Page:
The Sustainable Development Goals (SDGs) funding gap in Islamic finance - a reflection
The Islamic Development Bank (IDB) has estimated that the financing gap of member states of the Organization of Islamic Cooperation (OIC) to achieve United Nations Sustainable Development Goals (SDGs) is about USD1 trillion per year, of which USD700 billion is earmarked for infrastructure. Even though 40% of world poor live in OIC countries earning the equivalent of USD1.25 a day or less, as of 2017, the world's 14 development banks including those of Asia and Africa have offered no more than USD175 billion to address the gap. Dr. Banda Hajjar, the IDB President, aptly described the available amount "represents only a drop in the sea compared to the size of this gap" (Moqana 2019).1 To meet the expectation of the SDG, the amount estimated is in the range of USD5-7 billion each year. The difficult task of achieving SDG calls for meaningful collaboration and mobilization of all key stakeholders - individual governments, multilateral agencies as well as private funding sectors (UNDP, IICPSD and IDB 2017). This will be met through high-level discussions, studies and researches, dialogues centred on the existing available infrastructure and capabilities, highlighting challenges that hinder progress and crafting realistic means and ways to address this critical gap.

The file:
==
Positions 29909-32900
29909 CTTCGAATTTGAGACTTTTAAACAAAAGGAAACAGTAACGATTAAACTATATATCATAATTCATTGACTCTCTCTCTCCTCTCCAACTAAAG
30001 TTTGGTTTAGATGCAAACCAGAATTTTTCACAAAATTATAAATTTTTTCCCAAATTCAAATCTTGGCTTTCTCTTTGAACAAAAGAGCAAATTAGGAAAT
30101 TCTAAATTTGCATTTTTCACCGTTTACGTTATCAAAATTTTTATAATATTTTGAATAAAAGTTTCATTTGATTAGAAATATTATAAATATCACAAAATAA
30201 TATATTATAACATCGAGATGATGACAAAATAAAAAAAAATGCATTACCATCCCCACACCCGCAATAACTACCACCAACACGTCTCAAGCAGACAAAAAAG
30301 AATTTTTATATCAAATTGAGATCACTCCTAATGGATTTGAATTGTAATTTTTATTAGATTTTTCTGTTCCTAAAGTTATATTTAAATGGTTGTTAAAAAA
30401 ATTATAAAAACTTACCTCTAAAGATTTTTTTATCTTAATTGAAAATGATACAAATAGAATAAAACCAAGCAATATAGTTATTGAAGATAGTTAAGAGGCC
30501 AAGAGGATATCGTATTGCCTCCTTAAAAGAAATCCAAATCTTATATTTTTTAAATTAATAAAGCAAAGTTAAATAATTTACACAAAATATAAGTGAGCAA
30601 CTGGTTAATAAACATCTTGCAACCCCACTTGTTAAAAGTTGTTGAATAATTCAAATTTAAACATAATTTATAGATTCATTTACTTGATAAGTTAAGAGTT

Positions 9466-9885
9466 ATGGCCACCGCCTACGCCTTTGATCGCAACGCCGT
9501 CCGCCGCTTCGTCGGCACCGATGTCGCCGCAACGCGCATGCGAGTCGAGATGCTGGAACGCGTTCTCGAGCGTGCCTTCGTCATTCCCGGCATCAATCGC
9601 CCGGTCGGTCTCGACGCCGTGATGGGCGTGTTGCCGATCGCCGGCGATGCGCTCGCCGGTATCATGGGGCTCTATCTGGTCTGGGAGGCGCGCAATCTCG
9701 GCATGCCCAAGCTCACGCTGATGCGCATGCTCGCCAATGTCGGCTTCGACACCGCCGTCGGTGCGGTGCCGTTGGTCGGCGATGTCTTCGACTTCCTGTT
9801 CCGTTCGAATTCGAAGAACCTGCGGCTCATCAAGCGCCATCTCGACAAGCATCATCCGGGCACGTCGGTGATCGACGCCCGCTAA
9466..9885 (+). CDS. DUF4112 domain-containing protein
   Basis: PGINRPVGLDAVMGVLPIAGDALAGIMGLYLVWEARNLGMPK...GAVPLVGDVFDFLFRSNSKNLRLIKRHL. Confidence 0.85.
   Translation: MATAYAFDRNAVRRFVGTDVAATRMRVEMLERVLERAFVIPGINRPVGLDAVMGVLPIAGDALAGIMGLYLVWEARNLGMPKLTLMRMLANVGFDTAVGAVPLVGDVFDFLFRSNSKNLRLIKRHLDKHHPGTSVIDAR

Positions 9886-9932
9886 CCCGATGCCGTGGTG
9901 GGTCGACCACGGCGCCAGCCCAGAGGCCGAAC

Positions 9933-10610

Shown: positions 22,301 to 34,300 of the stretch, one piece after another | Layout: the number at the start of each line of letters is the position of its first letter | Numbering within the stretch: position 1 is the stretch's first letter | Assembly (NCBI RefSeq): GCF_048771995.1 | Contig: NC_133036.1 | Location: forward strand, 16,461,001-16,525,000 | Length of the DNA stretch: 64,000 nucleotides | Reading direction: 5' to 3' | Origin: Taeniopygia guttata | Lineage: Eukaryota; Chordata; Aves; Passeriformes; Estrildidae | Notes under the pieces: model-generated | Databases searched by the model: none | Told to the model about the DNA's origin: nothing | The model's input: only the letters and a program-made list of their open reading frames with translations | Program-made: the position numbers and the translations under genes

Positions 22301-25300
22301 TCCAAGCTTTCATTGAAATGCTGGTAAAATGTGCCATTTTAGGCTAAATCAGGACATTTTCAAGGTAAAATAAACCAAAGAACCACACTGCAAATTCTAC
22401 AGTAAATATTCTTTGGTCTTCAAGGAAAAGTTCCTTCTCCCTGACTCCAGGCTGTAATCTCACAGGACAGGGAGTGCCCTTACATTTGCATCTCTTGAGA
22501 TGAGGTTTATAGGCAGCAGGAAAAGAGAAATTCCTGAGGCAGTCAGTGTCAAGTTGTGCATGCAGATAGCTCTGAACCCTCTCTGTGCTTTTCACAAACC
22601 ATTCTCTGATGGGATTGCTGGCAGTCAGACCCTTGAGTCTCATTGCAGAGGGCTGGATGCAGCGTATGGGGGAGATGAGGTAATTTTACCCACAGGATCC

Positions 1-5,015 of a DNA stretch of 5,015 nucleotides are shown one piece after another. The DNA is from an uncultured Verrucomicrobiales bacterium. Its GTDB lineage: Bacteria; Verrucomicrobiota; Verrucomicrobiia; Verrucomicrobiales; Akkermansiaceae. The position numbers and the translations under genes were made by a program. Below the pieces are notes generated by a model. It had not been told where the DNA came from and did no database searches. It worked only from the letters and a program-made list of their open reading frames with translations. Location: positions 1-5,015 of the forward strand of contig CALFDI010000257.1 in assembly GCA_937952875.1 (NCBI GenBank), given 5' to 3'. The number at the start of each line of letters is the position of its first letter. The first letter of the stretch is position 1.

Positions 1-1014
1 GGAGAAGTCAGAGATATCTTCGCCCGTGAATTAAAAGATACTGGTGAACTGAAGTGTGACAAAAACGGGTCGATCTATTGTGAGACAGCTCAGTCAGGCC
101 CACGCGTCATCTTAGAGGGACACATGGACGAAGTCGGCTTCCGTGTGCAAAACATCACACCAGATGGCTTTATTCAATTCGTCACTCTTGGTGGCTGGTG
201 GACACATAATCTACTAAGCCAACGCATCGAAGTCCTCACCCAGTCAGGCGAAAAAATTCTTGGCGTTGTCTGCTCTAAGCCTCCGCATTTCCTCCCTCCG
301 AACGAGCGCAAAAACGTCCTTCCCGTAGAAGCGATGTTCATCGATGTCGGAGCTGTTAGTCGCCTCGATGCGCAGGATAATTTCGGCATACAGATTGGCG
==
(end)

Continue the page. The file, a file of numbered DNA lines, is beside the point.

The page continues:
Sustainable Development Goals , SDGs , Islamic finance , Gap
Kasri, N. S. (2019). The Sustainable Development Goals (SDGs) funding gap in Islamic finance - a reflection. I-FIKR Digest, (Issue 18), pp. 11-13.
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